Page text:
SISKA's April 2016 Newsletter. Upcoming events, reports and articles
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April 2016 SISKA Newsletter


Dear <<First Name>>,

Here is the next edition of the SISKA newsletter. Sorry for the delay. Mike was away until this past weekend. We have now added an archive for previous Newsletters on the SISKA website -

We always need content to keep the Newsletter interesting, so we need you to contribute a couple of photos from our various paddles with a 100-150 word e-mail description; please contact one of us.

Want to label your kayak? SISKA has a labeling machine available at our general meetings.
- Michael Jackson (SISKA president) and Ben van Drimmelen (editor)

Table of Contents


Upcoming Events


Apr 03, 9:00 am - 3:00 pm. Amherst to Portland Island Paddle (RELAXED)

Apr 05, 7:00 pm - 9:00 pm. Charts & Compass: Navigation Basics with John Abercrombie (2nd course offering due to demand.)

Apr 06, 7:00 pm - 9:00 pm. 

Apr 10, 9:30 am - 3:00 pm.  (RELAXED)

Apr 11, 7:00 pm - 9:00 pm. 

Apr 15, 6:00 pm - 8:00 pm. 

Apr 16, 9:00 am - 3:00 pm. Spirit Bay to Becher Bay Paddle (RELAXED)

Apr 24, 9:00 am - 3:00 pm. Willows Beach Oak Bay Intertidal Paddle (RELAXED)

Apr 27 7:00 pm - 9:00 pm. 

May 01, 9:00 am - 3:00 pm. Whiffin Spit to Cabin Point Paddle (ENERGIZER)

May 07, 9:00 am - 3:00 pm. Amherst to Sidney Island Birding Paddle (ENERGIZER)

May 11 and 12, 7:00 pm - 10:00 pm. ROC(M) Course. Restricted Operator Certificate Marine. 
(Required for VHF radio use on water. Given by Edgar Hulatt. This course is given in two parts on May 11th & 12th.)

May 14, 10:00 am - 3:00 pm. 

May 15, 9:00 am - 3:00 pm. Oak Bay Chain Islets Birding Paddle (RELAXED)

May 25, 7:00 pm - 9:00 pm. 

May 29, 9:00 am - 3:00 pm. Moses Point to Musgrave Landing Paddle (ENERGIZER)

For more details, go to the SISKA website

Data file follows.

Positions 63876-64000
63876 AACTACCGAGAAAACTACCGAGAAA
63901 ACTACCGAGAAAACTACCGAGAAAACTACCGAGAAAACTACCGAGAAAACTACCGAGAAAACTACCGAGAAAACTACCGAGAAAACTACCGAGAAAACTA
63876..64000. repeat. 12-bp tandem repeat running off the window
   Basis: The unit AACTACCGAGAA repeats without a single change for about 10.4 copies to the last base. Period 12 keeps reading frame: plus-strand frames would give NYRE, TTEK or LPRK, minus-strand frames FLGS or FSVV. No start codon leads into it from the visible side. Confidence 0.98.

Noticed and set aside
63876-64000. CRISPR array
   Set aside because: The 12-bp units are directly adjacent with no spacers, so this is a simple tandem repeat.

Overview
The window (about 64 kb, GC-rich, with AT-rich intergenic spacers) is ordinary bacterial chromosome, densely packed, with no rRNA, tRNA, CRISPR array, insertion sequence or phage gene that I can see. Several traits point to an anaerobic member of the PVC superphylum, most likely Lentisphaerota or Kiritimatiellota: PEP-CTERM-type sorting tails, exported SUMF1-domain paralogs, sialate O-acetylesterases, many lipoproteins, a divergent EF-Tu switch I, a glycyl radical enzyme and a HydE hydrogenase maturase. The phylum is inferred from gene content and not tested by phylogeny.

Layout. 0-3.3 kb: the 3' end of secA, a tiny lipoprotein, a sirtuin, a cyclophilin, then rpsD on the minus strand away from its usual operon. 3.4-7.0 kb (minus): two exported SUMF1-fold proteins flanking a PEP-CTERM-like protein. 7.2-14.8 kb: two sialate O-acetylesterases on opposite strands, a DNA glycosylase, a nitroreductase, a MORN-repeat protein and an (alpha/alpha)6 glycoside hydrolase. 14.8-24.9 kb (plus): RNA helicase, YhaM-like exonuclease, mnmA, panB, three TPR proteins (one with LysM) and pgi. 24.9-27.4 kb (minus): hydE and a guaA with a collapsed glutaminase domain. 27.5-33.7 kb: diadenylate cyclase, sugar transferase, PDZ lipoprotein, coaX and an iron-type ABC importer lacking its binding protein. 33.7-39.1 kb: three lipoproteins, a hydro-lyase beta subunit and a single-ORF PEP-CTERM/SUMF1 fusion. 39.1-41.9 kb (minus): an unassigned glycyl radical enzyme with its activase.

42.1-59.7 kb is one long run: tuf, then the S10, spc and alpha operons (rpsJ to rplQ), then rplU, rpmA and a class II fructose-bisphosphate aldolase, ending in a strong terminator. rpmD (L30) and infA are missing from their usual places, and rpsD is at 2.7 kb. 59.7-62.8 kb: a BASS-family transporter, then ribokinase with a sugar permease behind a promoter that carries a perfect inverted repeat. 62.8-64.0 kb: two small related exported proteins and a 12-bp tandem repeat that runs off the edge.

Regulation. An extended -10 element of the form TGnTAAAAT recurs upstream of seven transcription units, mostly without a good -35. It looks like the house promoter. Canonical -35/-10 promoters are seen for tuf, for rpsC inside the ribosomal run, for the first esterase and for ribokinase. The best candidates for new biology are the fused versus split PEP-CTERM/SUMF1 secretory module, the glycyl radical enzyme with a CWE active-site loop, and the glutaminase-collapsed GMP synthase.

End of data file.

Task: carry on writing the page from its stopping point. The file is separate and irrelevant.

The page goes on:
What’s in a Name? Coves, points  and islets in Sooke Basin

This is another in our local name series. Most of our featured names are from “The Encyclopedia of Raincoast Place Names” by Andrew Scott. We have a copy in the library!

Roche Cove was named after Richard Roche who served two commissions in the area; he was a midshipman under Captain Henry Kellet on HMS Herald (1846-47) and a 3rd Lieutenant under Captain James Prevost on HMS Resolute (1857-60). Kellet named the Cove after his midshipman in 1846. Roche Harbor on San Juan Island has the same origin, also named after Richard Roche in 1858.
Cooper Cove was also named by Captain Kellet, in this case after Edward Cooper, a 3rd Lieutenant aboard the Royal Navy survey vessel Herald. Cooper, like Roche, served under Kellet during a search for the missing Franklin expedition.

The origin of the names for Kellet Reef (in the middle of the basin) and Kellet Point will now be obvious to you. Yes, they were named after the good captain!

Anderson Cove is is a bit more complicated. We thought it might be named after a relative of SISKA members David Anderson and his niece Melissa Anderson, but David and Melissa firmly deny this rumour!.There are several Andersons mentioned in the Raincoast Place names book, in relation to various locations along the coast, but we could find no reference or connection to Anderson Cove! There is, however, a connection to David and Melissa since David's grandfather, Alex Gillespie, ran sheep on the adjacent pennisula. Also, the cove was previously known as Caffrey's Cove, after a prominent Beecher Bay Band family.

And then there are the Goodridge Islands in the middle of the basin. John Goodridge was the Royal Navy surgeon aboard HMS Herald under... yes... Captain Kellet. Goodridge also served with Kellet in the NW passage on one of the many futile searches for Sir John Franklin's expedition. The peninsula with the old log sort by Cooper Cove is also called the Goodridge Peninsula.

The Earlier Mariners - Cook's Precursors

Michael Layland is a retired map-maker and active cartographic historian. At our March 23 club meeting, he gave an excellent presentation about the earliest mariners' voyages to local waters. His research resulted in a recent book on that fascinating subject - “The Land of Heart’s Delight; Early Maps and Charts of Vancouver Island” (